The male Great Bower bird of the northern region of Western Australia is an industrious bird. At the homestead I observed two young males diligently honing their wooing skills under a sprawling tree. One chose shiny metal and green glass while the other preferred smooth pebbles. The bower they created was not as refined as it could be. But then, they were apprentices, still learning.
To be known as a bower bird is to collect things. I think I fit this category quite easily. I love antique and collectible shops. I bought some old camp pans and a griddle recently when travelling through the south west. They are worn and have been used well for what they were intended. I could see folks sitting around a campfire, enjoying solitude and companionship. Having experienced that recently, I wanted the same spirit in my home. where they find new use as pot planters or containers. People exclaim in delight as they are unusual. Their intended purpose, to bring people together, is kept alive.
The positive spirit message, it is said of bower birds, is one of love and giving. Seeing the green glass reminded me of an incident years ago.
A ‘poor’ student I loved wandering around the antique fairs that were held twice a year in an affluent western suburb. I rarely bought anything but got pleasure from seeing things from yester year, and dreamed big … maybe one day. From a distance I saw a beautiful green pottery vase. It was the shape and colour of the vase and streaming gum leaves that caught my eye. I walked to it without blinking, reached and turned it over. The label stated it was a piece of Australian pottery from the 1930s with the price tag indicating it was several hundred dollars. My knees buckled. There was no way I could afford it, so I loved it with my eyes and hands and placed it back on the table carefully. The elderly lady who was selling the item came up to me. “Would you like it, my dear?” she asked kindly. I just smiled and said it was beautiful but no sadly, I could not afford it. She offered to sell it to me on a payment plan saying she knew it would be in a home where it was loved and appreciated. It took me the best part of a year to pay it off. At the last payment, I took her a bouquet of flowers. She wept saying she could not remember the last time someone gave her flowers. The story is one of generosity of spirit between two strangers. It is a legacy that will find a place in my son’s home one day. He likes the story.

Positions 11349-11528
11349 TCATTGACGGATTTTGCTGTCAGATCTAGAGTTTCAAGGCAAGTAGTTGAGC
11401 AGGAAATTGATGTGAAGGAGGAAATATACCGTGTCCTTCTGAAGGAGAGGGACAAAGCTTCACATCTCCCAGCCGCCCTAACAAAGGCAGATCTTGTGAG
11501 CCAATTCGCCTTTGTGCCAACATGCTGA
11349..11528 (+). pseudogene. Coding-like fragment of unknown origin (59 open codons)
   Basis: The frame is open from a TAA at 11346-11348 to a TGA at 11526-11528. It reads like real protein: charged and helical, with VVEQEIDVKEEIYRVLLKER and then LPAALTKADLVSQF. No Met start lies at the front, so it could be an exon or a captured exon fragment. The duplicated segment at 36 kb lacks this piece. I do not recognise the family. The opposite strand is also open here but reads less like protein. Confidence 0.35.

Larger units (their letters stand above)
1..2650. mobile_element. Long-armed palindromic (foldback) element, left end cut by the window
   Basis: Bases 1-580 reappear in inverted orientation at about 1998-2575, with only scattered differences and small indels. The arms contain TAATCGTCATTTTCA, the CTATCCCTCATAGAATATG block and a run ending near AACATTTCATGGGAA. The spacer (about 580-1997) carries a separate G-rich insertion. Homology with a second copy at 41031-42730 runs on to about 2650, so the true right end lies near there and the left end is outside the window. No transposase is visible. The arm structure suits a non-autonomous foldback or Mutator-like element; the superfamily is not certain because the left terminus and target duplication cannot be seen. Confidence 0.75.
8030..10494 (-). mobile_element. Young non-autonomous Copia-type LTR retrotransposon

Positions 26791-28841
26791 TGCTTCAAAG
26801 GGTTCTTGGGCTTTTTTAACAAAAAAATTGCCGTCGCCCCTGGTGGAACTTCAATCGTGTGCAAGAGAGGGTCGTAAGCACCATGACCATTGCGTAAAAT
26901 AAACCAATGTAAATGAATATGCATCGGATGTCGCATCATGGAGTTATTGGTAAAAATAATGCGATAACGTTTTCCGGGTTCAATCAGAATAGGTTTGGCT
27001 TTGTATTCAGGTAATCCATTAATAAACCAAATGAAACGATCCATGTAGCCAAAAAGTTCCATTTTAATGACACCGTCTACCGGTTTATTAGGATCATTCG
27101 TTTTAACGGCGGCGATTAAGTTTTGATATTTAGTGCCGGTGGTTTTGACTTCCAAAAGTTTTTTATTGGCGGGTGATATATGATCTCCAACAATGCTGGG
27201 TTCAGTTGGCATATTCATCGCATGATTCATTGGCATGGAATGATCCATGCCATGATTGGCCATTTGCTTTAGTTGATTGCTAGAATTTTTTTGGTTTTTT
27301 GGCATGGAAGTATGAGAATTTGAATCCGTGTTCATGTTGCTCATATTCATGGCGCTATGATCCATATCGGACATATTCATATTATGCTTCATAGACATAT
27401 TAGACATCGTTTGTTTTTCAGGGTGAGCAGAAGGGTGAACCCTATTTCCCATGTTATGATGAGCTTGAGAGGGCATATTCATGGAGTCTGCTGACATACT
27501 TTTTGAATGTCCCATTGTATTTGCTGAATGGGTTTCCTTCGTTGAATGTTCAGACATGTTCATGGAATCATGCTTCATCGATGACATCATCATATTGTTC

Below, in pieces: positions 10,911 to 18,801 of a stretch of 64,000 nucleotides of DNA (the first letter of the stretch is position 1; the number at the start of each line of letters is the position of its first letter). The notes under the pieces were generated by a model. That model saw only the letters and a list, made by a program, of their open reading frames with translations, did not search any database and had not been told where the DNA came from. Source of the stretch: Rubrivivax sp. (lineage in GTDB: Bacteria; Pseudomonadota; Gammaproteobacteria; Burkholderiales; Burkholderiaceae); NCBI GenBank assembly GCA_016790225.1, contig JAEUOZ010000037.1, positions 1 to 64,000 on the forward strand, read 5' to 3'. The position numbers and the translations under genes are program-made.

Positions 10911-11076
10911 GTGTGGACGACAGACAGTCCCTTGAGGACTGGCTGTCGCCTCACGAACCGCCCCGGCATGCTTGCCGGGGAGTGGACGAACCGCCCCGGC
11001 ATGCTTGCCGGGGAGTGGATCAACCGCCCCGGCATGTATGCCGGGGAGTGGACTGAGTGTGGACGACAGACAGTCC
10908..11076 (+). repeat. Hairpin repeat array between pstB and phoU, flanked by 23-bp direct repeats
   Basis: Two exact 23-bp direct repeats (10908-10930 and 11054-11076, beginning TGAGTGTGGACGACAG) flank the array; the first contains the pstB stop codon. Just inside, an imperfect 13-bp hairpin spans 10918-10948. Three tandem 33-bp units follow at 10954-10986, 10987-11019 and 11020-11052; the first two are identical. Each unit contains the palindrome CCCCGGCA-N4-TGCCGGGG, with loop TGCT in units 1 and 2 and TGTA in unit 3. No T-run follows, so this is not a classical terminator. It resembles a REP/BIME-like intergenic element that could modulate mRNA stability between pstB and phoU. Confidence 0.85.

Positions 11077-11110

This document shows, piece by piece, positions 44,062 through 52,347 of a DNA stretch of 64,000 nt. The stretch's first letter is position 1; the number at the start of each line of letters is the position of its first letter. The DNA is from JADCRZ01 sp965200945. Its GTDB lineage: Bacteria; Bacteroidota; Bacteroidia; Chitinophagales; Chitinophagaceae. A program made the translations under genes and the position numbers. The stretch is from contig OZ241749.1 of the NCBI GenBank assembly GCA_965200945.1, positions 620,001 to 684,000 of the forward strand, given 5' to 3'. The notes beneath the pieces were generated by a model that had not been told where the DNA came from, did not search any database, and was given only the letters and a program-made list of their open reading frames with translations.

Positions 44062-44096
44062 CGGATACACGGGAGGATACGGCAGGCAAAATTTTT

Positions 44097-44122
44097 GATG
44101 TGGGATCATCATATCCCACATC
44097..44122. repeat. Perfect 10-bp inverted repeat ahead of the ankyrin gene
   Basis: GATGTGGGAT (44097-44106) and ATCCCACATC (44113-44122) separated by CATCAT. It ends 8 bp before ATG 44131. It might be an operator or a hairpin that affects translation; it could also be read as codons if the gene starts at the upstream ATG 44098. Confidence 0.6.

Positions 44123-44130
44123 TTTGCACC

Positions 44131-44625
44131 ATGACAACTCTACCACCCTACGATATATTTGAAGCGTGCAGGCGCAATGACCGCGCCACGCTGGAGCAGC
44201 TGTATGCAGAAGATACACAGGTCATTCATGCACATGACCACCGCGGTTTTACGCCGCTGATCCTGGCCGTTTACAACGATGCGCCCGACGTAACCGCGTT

Like a bower bird, I’ve come to realise, life is rich when there is purpose in what we do and how we do it. Like the apprentice bower birds I am still honing my skills. And, therein lies the purpose.
Until next time
a dawn bird